Addiction, Neuroscience, & Law
UNITED STATES OF AMERICA, Plaintiff,
KAILAB DAVID HENDRICKSON, Defendant
.No. CR 13-4110-MWB.
United States District Court, N.D. Iowa, Western Division.
June 10, 2014.
SENTENCING OPINION AND STATEMENT OF REASONING UNDER 18 U.S.C. § 3553(c)
MARK W. BENNETT, District Judge.
When science began to study addictive behavior in the 1930s, people addicted to drugs were thought to be morally flawed and lacking in willpower. Those views shaped society's responses to drug abuse, treating it as a moral failing rather than a health problem, which led to an emphasis on punitive rather than preventative and therapeutic actions. Today, thanks to science, our views and our responses to drug abuse have changed dramatically.
As a federal judge with two decades of experience sentencing drug-addicted criminal defendants, the quote above, from the director of the National Institute on Drug Abuse, evokes both optimism and dismay. On one hand, it reflects society's progress in understanding addiction as a public-health problem. On the other hand, it is a sobering reminder that advances in science continue to outpace advances in law. While science may have changed our views on drug abuse, the law still responds to drug abusers with punitive force, rather than preventative or therapeutic treatment. It is therefore unsurprising that, since 1980, the number of federal prisoners serving drug-related sentences has skyrocketed. In short, the quote above speaks to how far we've come, and how far we've yet to go.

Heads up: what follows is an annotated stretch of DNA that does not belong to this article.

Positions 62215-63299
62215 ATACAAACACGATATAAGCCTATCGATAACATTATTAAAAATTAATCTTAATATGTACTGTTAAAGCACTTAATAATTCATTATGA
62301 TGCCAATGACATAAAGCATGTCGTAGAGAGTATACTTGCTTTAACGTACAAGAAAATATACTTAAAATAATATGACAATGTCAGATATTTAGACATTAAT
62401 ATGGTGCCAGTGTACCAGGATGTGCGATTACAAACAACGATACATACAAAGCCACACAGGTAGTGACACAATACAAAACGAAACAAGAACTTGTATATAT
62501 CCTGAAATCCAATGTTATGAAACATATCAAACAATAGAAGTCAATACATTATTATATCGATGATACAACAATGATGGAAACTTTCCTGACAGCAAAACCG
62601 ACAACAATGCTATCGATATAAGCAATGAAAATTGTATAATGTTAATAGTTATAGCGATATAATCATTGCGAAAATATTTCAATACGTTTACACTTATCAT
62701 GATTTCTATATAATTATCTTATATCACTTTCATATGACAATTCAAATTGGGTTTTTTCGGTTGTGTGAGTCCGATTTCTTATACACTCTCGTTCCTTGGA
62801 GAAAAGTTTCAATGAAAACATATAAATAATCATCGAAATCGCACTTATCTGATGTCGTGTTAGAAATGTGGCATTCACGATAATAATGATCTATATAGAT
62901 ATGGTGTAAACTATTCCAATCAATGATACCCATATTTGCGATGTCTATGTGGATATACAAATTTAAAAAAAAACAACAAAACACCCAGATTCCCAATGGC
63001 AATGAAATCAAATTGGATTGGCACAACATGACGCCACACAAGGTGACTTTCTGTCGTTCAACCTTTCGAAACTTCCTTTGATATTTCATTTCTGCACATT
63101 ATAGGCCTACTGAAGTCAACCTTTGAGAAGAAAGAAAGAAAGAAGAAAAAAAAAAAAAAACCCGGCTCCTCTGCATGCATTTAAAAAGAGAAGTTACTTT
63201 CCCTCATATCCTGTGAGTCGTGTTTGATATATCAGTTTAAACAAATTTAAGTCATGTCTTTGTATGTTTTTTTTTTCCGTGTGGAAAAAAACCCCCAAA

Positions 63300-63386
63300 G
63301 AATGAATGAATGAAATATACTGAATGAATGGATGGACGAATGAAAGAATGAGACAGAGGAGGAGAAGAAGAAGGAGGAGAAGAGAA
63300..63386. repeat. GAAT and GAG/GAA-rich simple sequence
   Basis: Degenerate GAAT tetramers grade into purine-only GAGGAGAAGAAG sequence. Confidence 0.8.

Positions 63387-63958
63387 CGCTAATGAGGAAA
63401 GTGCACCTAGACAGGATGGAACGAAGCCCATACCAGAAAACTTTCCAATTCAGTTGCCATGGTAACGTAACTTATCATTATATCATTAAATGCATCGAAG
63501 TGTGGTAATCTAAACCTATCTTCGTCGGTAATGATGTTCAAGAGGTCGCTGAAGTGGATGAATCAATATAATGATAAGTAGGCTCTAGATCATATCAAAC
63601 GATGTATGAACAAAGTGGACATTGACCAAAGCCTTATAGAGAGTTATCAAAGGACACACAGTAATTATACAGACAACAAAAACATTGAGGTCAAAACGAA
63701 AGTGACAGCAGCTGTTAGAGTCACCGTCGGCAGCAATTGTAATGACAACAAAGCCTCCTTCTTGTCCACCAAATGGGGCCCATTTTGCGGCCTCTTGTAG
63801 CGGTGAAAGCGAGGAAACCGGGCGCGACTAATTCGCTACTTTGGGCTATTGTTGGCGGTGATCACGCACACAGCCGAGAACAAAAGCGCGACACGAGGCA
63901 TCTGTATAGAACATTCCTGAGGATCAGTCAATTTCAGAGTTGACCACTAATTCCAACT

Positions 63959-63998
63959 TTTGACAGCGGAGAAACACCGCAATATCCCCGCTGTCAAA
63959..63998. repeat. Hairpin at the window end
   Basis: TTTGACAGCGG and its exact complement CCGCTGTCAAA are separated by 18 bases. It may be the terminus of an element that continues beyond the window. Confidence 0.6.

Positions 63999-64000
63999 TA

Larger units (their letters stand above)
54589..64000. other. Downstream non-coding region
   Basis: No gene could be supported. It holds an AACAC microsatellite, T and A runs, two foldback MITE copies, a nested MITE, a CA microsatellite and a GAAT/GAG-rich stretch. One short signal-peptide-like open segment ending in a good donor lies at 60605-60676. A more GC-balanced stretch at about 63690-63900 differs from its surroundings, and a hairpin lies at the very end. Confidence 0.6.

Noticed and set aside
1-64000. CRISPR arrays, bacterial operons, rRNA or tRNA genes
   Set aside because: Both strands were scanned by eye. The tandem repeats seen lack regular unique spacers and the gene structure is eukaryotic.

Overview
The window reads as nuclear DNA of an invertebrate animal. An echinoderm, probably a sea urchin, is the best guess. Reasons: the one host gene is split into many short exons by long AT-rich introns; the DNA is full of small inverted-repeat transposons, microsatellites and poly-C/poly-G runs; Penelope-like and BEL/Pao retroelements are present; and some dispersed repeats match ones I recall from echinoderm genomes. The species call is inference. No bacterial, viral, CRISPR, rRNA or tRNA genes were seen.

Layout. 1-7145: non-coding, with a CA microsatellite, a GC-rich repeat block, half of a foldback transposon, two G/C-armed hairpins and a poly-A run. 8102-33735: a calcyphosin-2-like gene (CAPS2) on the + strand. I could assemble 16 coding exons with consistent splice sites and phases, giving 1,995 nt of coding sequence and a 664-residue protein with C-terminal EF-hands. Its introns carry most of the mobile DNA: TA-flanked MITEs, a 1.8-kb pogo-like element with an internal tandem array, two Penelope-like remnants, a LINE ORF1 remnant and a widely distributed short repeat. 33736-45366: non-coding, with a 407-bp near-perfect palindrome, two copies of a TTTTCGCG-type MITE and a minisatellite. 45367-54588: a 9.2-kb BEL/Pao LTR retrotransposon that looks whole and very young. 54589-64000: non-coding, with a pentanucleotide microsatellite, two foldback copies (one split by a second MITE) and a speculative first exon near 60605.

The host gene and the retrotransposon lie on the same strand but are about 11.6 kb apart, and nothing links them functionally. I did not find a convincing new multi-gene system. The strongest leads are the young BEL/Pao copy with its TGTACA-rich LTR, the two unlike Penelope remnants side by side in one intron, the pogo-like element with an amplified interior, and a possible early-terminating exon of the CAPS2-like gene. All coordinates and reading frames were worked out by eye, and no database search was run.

Just as science and the law treat addiction differently, so too do federal judges. In particular, judges disagree about whether a defendant's addiction mitigates his or her culpability, and whether a defendant's addiction may support a downward variance under 18 U.S.C. § 3553(a). I recently attended a seminar for federal district court judges where I was reminded that some judges believe that addiction cannot be mitigating because it is so common among defendants, especially those being sentenced for drug crimes.
In defending this view, one judge commented: "Addiction in drug cases is not outside the heartland." The "heartland" refers to the "set of typical cases embodying the conduct that [a particular sentencing] guideline describes." U.S.S.G. Ch. 1, Pt. A, intro. comment. 4(b). I respectfully disagree with the view that addiction can be mitigating only if it is outside the heartland or extraordinary. I write to explain my view that drug addiction is generally mitigating, especially in cases, like this one, where the defendant is both young and has been addicted to drugs throughout adolescence and most of his early adulthood.